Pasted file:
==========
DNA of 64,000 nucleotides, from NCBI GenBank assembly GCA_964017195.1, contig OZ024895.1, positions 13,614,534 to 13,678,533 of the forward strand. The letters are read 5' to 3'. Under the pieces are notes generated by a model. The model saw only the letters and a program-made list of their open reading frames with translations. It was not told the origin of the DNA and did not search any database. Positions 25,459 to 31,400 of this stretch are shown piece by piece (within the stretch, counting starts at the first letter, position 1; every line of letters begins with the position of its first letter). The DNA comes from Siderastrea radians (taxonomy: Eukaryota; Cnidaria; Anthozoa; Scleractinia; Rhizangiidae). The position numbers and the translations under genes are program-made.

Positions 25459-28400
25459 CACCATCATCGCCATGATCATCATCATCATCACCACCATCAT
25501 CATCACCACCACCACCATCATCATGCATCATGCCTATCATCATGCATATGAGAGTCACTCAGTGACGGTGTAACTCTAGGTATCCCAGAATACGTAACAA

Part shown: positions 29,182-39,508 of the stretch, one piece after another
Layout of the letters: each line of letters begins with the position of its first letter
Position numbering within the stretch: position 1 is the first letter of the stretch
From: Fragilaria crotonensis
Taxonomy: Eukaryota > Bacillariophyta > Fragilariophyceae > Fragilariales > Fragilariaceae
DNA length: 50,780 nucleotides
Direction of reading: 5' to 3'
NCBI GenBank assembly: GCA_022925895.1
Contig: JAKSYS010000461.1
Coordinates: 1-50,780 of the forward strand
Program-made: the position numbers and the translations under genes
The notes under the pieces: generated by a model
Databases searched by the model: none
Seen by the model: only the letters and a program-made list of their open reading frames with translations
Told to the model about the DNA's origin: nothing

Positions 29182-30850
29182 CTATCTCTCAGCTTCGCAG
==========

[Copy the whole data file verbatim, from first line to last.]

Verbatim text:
DNA of 64,000 nucleotides, from NCBI GenBank assembly GCA_964017195.1, contig OZ024895.1, positions 13,614,534 to 13,678,533 of the forward strand. The letters are read 5' to 3'. Under the pieces are notes generated by a model. The model saw only the letters and a program-made list of their open reading frames with translations. It was not told the origin of the DNA and did not search any database. Positions 25,459 to 31,400 of this stretch are shown piece by piece (within the stretch, counting starts at the first letter, position 1; every line of letters begins with the position of its first letter). The DNA comes from Siderastrea radians (taxonomy: Eukaryota; Cnidaria; Anthozoa; Scleractinia; Rhizangiidae). The position numbers and the translations under genes are program-made.

Positions 25459-28400
25459 CACCATCATCGCCATGATCATCATCATCATCACCACCATCAT
25501 CATCACCACCACCACCATCATCATGCATCATGCCTATCATCATGCATATGAGAGTCACTCAGTGACGGTGTAACTCTAGGTATCCCAGAATACGTAACAA

Part shown: positions 29,182-39,508 of the stretch, one piece after another
Layout of the letters: each line of letters begins with the position of its first letter
Position numbering within the stretch: position 1 is the first letter of the stretch
From: Fragilaria crotonensis
Taxonomy: Eukaryota > Bacillariophyta > Fragilariophyceae > Fragilariales > Fragilariaceae
DNA length: 50,780 nucleotides
Direction of reading: 5' to 3'
NCBI GenBank assembly: GCA_022925895.1
Contig: JAKSYS010000461.1
Coordinates: 1-50,780 of the forward strand
Program-made: the position numbers and the translations under genes
The notes under the pieces: generated by a model
Databases searched by the model: none
Seen by the model: only the letters and a program-made list of their open reading frames with translations
Told to the model about the DNA's origin: nothing

Positions 29182-30850
29182 CTATCTCTCAGCTTCGCAG